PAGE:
“…those implications that go beyond me and those for whom I cook.

Every little helps

We have damaged this planet. We have plundered its natural resources, emptied its seas, scorched its earth, turned its beating heart into a toxic rubbish tip. There have been decades, if not centuries, of take rather than give. I do not wish to relinquish entirely the deep sense of fulfilment I get from eating meat and fish, but I now place less importance on them in my diet than I did. It is the meat and the crackling rather than the vegetables that are now on the side. When you lift the lid of my casseroles, peer into my pots or read my plate, it is the veggies that play the starring role.

And yes, it is worth “reading” our plate before we tuck in. Where did that food come from? Does it sit comfortably with our conscience and what we believe good food to be? What, other than our immediate appetite, does it benefit, and crucially, what damage is that plate of food doing?”

Food as sensual pleasure; food as “damage”. (But not damage in the form of an animal life violently ended – who are the brutes, again?)

Possibly the strangest part is this:

“If digging up our gardens, getting an allotment, shopping at farmers’ markets, growing organically and eating sustainably is seen as a sign of our collective guilt for what we have done to the planet, then so be it.”

I don’t understand this defiance. Was he browbeaten and nobbled by the environmentalists, rather than reaching this conclusion off his own bat? If so, good for them.

Anyway, Nigel Slater is right. Not wholly right – growing our own is not the pinnacle of ethical eating, and ethical eating is not the pinnacle of ethical living. He’s right, with some more right stuff omitted. But basically right. Eat more greens. I am going to grow more, as part of my commitment to 10:10 (which is only a brandname for an earlier commitment to reducing waste / emissions). But it’s going to take a lot of my time. Definitely not for everybody. Economies of scale shouldn’t be sniffed at.

And on a final optimistic note, a quick sketch of vegan London today. This afternoon I met a woman from overseas, an acquaintance of a friend who thought we should meet (isn’t it lovely when people do this for each other?). We lunched at Tidbits in Heddon St off Regents Street, a vegetarian, largely vegan buffet where you pay by weight I’d not heard of but highly recommend, before chatting our way through a few errands. In Soho there was a street market and Manna had a stall. Vegan cupcakes? But Manna’s a vegetarian restaurant, not a vegan restaurant. Well, now it’s vegan, give or take some butter and cheese in the kitchen in case of diner requests. You don’t know how odd and welcome it was to hear that – dairy eaters accommodated rather than assumed. Manna doesn’t make too big a deal of it though because, like the fantastically creative ShoHo restaurant Saf, they probably realise it currently doesn’t pay to big up being vegan. There’s a lot of prejudice out there inspired, among others, by Jay Rayner, The Observer’s meat champion. But times are changing. And then to Lush for new shampoo. Not only is the shampoo I buy from Lush solid and unpackaged, it is also vegan and made in this country – even, one sales assistant told me, down to the shelling and processing of the coconuts. Then I went and got some of that filthy Cheatin’ pepperoni by Redwood. Man, it is good. My new acquaintance said the afternoon was turning into the secret life of a vegan. We parted and I made a rogue purchase of some sunflower margarine from the last M&S before Chancery Lane tube. For some reason my phone’s barcode scanner couldn’t make sense of the QR code, but I couldn’t see any problem ingredients. It is lovely.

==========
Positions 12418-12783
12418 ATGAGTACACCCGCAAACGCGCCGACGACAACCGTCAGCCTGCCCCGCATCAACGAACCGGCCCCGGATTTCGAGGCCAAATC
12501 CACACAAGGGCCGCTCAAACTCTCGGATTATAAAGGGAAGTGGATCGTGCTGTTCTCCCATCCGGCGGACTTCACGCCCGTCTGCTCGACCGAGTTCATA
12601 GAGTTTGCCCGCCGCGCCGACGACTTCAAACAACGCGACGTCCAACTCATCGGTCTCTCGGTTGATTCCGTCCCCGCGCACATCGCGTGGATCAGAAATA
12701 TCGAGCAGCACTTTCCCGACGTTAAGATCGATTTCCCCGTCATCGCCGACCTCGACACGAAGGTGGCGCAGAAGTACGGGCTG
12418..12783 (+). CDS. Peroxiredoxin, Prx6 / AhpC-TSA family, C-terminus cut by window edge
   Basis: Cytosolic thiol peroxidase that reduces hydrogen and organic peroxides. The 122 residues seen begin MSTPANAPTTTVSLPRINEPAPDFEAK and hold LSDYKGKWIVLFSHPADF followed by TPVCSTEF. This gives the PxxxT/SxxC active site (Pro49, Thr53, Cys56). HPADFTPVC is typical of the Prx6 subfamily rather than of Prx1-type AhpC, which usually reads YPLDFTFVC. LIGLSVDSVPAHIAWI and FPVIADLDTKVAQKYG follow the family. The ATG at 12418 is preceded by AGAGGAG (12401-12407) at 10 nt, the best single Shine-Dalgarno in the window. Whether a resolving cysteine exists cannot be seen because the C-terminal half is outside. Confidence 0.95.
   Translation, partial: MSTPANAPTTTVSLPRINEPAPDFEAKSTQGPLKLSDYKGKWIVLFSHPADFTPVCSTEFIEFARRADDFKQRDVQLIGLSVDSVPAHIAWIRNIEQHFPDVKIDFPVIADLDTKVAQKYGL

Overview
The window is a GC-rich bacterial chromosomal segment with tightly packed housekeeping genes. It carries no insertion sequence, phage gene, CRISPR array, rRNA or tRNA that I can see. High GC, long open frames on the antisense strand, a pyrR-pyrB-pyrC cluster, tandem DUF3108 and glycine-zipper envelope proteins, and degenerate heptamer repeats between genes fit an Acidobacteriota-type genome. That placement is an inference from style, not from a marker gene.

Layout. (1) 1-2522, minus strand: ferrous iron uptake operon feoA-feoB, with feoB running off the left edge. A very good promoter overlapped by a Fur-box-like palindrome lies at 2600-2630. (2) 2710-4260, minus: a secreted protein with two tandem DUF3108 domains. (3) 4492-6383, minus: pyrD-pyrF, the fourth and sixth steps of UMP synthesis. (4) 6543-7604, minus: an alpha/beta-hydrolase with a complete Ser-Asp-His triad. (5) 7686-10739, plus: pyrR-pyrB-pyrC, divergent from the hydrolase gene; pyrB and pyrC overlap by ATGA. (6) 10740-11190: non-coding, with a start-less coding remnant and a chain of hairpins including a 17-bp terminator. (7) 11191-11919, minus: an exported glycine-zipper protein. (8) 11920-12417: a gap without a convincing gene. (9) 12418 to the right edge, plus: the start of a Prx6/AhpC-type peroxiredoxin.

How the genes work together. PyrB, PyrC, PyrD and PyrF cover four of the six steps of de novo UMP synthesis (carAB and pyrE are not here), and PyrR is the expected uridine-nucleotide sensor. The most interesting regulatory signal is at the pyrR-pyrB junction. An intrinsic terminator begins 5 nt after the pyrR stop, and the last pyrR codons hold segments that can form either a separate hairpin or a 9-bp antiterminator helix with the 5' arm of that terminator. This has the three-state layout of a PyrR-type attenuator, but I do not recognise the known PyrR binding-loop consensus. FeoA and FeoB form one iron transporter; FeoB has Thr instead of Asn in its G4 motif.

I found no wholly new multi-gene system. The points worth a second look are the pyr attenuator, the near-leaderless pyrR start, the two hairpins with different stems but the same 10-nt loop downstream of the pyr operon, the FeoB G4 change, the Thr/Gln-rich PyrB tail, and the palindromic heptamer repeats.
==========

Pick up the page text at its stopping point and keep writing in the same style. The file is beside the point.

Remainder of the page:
I think London is moving veganwards.

I said final, but one last thing – I wonder what Jay Rayner will say when he gives up meat? I think he’ll say he did it at the very earliest opportunity without doing violence to his palate, his wallet or his health, and I predict he’ll attribute his foot-dragging to the tardiness of restaurateurs, farmers, buyers and wholesalers to get their shit together. He’ll stand firm on behalf of ordinary people without as much time for thinking or money in their pocket as I have. And just as he has grudging respect for vegans while despising our food, I have more respect for him and his talk of flavour, cost and nutrition than I have for Slater’s collective guilt and leisured DIY.

Jay Rayner’s position looks like it will lead to a settled commitment. Nigel Slater’s is particular, modish, and superficial.

Veena’s makes Barkingside even tastier

This post is for My Favourite Shop. (Yes, me again – Barkingside’s most famous shopper and consumer of high street services.)

Food shops tend to change my life more than I expect. When I moved to Barkingside with no particular enthusiasm in 2004, the kosher food I found on sale here allowed me to finally commit to a vegan diet. Strictly observant Jews isolate dairy from meat, so Jewish food manufacturers put a lot of creativity into the so-called ‘parev’ foods which are neither, and therefore can be eaten with either. The kosher shops and supermarket sections of Barkingside brought about this positive change for me.